How to code with a macbook

Even though nowadays I code on an arch linux machine, I used to code with my macbook for 3 years of my university carreer and still sometimes do. Here I'll give a quick overview on how I would go about doing this.


That program hackers sometimes seem to be working on in hollywood movies is actually going to be your second home if you get good at coding:
screenshot of macbook terminal
This is the terminal app, open it by just opening spotlight and typing "terminal" or if that doesn't work go to your launchpad ➡️ other ➡️ terminal and click it (yours isn't going to have the pinguin, nor the apple, house, tilde and green symbol). Now that we have it open, right click the icon on the bottom of the screen and pin it so you don't have to search for it every time (options➡️ keep in dock). If by opening a browser by clicking on the app icon or opening a file from finder is ordering a flight to somewhere then this is the cockpit of your pc, from here you control the plane. All the apps work through this terminal in the background, people used to have to do everything via this terminal but nowadays with everything being graphical it only gets used by.. well.. Us!: Programmers. you might see a "~" at the line you're currently on in the app, this means the "home directory", i.e the USERNAME (In my case arthuradriaens) directory where all your files are located such as Downloads and Documents. Now I'll tell you about some basic commands you'll use very often in your coding journey and you can now test out by typing them in the terminal and pressing enter:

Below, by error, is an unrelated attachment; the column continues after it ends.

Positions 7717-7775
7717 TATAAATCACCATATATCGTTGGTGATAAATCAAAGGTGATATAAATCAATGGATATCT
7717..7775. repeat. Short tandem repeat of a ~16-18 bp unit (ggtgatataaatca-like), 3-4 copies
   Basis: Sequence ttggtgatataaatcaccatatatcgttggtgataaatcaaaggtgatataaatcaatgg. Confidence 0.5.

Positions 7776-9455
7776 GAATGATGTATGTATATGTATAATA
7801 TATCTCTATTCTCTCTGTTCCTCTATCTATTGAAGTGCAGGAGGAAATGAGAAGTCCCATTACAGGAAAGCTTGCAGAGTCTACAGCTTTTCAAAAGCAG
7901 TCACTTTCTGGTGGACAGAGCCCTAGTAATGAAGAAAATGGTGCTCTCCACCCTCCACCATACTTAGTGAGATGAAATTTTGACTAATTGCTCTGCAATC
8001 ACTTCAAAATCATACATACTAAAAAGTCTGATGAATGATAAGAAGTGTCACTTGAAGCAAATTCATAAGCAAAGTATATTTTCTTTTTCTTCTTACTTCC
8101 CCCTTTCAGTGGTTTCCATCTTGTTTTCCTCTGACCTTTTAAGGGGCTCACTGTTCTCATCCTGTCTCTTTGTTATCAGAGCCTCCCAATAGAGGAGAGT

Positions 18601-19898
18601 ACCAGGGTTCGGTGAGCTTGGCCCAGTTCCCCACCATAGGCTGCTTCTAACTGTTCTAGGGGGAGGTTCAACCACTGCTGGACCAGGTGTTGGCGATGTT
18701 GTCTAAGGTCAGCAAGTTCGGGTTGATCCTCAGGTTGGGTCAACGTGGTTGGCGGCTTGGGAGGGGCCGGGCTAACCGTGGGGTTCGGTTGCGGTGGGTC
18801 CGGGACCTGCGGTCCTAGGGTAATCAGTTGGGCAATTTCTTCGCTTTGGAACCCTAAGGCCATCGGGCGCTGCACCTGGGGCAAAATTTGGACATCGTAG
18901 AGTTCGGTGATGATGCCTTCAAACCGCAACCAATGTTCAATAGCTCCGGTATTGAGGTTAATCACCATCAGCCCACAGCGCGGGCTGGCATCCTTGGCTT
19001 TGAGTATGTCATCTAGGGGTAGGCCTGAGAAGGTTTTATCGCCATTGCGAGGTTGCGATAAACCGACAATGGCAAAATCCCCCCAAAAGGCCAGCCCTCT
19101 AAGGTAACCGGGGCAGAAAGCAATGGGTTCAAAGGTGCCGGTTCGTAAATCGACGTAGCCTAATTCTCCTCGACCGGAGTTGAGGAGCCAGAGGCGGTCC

How does a unix computer handle packages?

This isn't necessary knowledge to program on your mac, but it does make it easier to memorize what follows. In general, the filesystem of a unix-based PC (e.g a macbook but also all linux platforms) have 'root' denoted as "/" in the filepath as the highest "file", next you have a lot of folders:
an image of the files at root
Try reproducing this output. We're located at /home/USERNAME e.g /home/arthur, this is where you find your familiar folders such as Downloads, Desktop,... . Aside from this, in every folder there are 2 special folders that you can't see, the folder "." (dot) and the folder ".." (dotdot). The "." folder is the current folder and the ".." folder is the parent folder. Now when you start a program from the command line, your computer searches all the directories in a variable called PATH, if an executable with the name you typed is found there that is the executable that will be launched. To see what directories are in your path you can enter into the terminal "echo $PATH". When a program gets installed (e.g python) , it gets installed into a directory listed in this PATH variable, if that's not the case your program wouldn't work.


To install programs and update them we'll need something called a "package manager", this makes our lives way easier. The package manager I use for macbook (and it's probably the only one available) is called homebrew and is installed by going to Their website, clicking on the little clipboard symbol (as this makes the line copy to your "clipboard": the place where command+c is stored) under Install Homebrew, pasting in the terminal and pressing "enter". This might prompt you some questions in the terminal app, try to read the questions and if it's a yes or no question it will end in "Y/N?", to answer yes you just type "Y" and hit enter, analogous if you want to answer no. If the question has a suggested answer it will show up like this: "[Y]/N", i.e it's adviced to answer "Y".